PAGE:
Six years ago this Monday, tens of thousands of protesters poured onto a major road in Admiralty – the heart of Hong Kong – as police fired volleys of tear gas.
It was the start of a 79-day blockade of major roads, with tents replacing traffic, which sparked international awareness and interest in Hong Kong’s fight for democracy. Images of the peaceful protest were beamed worldwide.
“Occupy Central with Peace and Love” was organised by Reverend Chu Yiu-ming and academics Chan Kin-man and Benny Tai Yiu-ting. All three would go on to serve 16-month prison sentences for public nuisance charges.
Reflecting on the six years since the start of Occupy Central on September 28, 2014, Benny Tai said the Occupy movement was a pivotal period in Hong Kong’s ongoing pro-democracy protests.
“You may say that the movement was the third wave,” he told HKFP. “The first wave was 1989, the second wave was 2003, the third wave was Occupy Central, and the fourth wave is the anti-extradition bill movement.”
Tai said the 79-day demonstrations in a way galvanised the pro-democracy movement. “I see that the democratic movement accumulated and accelerated through the whole process…you can see each wave comes in a shorter span of time,” he said, referring to the five-year lull between Occupy and the anti-extradition bill protests of 2019.
Occupy gave birth to the quintessential protest symbol, the yellow umbrella. The demonstrations became known as the “Umbrella Movement” after footage emerged of protesters using umbrellas to shield themselves from police tear gas and pepper spray.
Another enduring symbol was the “Lennon Wall”, inspired by the wall in Prague which sprang up after Lennon’s assassination in 1980 and which was used to express grievances against the communist regime there. Hong Kong protesters in 2014 installed a makeshift “Lennon Wall” in a stairwell leading up to the Central Government Offices. The slew of colourful memo notes boasting messages of support quickly became a recognisable sign of resistance and similar walls proliferated across the city.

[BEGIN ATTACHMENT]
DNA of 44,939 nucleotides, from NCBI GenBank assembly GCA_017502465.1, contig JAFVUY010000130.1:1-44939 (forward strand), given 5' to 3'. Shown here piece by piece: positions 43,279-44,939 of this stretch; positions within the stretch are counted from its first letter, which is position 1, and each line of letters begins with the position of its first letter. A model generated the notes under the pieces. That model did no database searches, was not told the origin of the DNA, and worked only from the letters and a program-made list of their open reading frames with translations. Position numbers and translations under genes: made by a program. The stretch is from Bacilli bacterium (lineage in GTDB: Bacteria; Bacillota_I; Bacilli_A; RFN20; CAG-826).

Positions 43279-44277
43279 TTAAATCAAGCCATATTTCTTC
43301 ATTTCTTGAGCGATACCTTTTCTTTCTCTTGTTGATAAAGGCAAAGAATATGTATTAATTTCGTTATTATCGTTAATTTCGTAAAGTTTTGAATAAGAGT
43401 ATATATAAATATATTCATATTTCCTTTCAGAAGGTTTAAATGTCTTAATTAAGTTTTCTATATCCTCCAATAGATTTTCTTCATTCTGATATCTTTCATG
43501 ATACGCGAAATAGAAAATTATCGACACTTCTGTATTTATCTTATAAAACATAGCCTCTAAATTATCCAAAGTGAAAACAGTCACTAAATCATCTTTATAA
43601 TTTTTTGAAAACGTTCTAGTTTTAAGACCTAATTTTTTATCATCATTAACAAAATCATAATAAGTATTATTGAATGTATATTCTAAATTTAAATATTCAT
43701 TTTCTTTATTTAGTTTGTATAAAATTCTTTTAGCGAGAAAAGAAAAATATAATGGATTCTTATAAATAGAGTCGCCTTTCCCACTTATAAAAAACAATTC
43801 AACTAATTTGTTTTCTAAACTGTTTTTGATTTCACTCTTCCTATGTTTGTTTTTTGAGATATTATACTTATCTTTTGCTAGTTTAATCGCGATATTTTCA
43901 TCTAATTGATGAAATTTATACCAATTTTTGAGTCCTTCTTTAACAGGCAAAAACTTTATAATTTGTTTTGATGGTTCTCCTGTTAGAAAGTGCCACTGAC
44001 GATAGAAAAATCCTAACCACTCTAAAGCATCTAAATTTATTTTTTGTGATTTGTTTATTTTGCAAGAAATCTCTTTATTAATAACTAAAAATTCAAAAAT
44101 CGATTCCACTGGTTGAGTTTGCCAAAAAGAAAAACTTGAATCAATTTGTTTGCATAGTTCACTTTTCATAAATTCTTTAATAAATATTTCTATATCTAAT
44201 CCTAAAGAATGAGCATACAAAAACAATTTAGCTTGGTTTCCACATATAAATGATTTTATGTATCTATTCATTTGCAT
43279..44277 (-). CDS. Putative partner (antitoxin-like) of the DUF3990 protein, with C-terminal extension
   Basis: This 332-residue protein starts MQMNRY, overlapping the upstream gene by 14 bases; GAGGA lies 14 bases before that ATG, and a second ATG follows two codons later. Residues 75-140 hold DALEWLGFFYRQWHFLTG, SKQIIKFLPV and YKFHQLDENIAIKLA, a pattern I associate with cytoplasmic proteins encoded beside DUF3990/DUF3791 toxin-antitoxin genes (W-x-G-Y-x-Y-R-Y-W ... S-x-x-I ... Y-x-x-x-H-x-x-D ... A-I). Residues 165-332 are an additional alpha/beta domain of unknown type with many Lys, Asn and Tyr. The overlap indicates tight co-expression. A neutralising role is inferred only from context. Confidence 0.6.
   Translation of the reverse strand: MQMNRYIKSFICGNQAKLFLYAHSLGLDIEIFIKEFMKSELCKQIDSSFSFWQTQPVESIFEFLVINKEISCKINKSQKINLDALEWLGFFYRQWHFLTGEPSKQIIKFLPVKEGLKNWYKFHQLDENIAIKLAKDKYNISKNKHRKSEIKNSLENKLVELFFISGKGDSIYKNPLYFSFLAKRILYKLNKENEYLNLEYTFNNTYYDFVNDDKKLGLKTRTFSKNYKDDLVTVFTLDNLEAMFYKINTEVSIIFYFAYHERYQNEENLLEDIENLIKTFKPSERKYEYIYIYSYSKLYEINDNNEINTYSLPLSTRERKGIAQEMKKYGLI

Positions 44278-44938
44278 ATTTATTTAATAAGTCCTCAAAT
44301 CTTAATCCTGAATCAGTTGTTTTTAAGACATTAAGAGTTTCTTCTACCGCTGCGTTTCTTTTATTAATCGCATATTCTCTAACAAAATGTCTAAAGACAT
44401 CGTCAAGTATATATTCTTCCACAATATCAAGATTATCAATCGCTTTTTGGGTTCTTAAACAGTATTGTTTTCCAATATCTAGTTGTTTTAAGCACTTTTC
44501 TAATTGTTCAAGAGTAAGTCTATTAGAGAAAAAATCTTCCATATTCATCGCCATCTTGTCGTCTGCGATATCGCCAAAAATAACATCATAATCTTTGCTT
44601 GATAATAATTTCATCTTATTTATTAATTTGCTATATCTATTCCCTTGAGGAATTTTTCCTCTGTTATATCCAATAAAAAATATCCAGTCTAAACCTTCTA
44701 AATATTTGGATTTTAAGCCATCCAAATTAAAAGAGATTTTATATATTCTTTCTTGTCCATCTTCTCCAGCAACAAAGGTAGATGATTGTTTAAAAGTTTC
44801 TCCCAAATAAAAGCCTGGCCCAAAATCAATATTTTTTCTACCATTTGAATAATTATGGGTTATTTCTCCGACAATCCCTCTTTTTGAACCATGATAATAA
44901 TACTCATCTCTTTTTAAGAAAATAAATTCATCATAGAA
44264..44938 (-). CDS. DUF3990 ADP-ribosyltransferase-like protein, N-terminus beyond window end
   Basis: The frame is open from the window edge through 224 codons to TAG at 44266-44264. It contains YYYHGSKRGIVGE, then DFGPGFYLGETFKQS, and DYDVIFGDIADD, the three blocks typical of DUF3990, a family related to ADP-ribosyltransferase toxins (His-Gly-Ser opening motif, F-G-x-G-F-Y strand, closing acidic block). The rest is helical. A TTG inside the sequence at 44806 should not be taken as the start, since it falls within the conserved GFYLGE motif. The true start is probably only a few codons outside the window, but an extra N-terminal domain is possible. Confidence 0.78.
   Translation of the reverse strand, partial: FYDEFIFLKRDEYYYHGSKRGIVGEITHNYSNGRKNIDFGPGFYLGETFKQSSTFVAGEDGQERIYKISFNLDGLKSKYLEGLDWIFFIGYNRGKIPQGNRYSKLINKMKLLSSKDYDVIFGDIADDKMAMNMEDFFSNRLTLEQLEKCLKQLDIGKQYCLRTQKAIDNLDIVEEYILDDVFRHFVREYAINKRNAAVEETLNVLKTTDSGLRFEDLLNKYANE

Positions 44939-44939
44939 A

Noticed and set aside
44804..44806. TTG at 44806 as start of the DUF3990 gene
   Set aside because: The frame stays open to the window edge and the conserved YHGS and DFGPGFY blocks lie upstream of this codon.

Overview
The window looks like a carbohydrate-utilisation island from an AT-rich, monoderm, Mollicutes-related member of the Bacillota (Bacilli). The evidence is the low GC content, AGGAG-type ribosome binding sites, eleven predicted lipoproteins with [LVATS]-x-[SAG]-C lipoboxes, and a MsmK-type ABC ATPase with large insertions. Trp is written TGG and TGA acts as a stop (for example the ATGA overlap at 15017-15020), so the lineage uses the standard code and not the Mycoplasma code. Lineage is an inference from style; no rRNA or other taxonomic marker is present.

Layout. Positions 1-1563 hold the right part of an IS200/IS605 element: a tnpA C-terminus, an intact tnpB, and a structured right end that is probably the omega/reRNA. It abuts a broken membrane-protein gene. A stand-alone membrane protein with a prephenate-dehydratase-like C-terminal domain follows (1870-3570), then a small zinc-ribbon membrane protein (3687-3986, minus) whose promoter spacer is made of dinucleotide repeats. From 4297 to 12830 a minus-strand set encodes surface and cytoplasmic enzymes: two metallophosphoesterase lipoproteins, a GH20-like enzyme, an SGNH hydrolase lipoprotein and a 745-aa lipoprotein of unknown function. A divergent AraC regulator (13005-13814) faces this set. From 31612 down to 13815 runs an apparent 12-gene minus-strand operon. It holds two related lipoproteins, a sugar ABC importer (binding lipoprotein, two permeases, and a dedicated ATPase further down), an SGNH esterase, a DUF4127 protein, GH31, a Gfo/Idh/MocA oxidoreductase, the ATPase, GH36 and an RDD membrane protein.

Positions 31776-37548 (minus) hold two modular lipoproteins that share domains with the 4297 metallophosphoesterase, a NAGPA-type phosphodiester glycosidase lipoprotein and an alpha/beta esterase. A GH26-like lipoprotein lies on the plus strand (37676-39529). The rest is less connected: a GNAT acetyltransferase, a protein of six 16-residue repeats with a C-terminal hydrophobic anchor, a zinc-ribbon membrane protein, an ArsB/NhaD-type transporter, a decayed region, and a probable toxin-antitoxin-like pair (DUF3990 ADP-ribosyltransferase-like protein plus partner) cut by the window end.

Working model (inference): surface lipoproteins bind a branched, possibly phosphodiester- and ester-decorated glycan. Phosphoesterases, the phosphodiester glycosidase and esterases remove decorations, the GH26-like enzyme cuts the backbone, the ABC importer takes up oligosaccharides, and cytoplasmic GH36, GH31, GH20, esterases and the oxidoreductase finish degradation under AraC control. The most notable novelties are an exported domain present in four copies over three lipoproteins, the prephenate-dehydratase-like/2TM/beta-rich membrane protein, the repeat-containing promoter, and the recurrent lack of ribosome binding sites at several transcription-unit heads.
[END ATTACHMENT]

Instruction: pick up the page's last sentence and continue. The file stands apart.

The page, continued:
However, much has changed in the political atmosphere since 2014. During the course of city-wide protests last year, the pro-democracy movement evolved from largely peaceful demonstrations to frequently violent clashes with police.
Tai said he has seen a trend towards more radical means and aims as the movement has progressed. “When compared with movements before Occupy Central, the methods of protests changed from those allowable by law to civil disobedience. And then compared with the extradition bill movement…some people began to consider even violent action legitimate.
“The ultimate goal of the movement might still be democracy and democratic elections, but you see some people now may be demanding [something] beyond democratic change, like…demands for independence for Hong Kong.”
Tai said Occupy Central paved the way for the current state of the pro-democracy movement. “The movement before Occupy Central was very centralised. With Occupy Central, you can see the signs of decentralisation, and with the anti-extradition bill you can see it’s very much decentralised.”
Occupy Central fizzled out in December 2014. Since then, the 56-year-old former law professor has organised other initiatives to bring about democratic change to his home city.
In mid-July, he advocated a “35+” strategy for the legislative council elections scheduled for September, aimed at ensuring a democratic majority in the 70-member legislature. To achieve this goal, pan-democrats organised unofficial primary elections in the run-up to the now-postponed legislative council elections. Over 610,000 Hongkongers voted in the straw polls.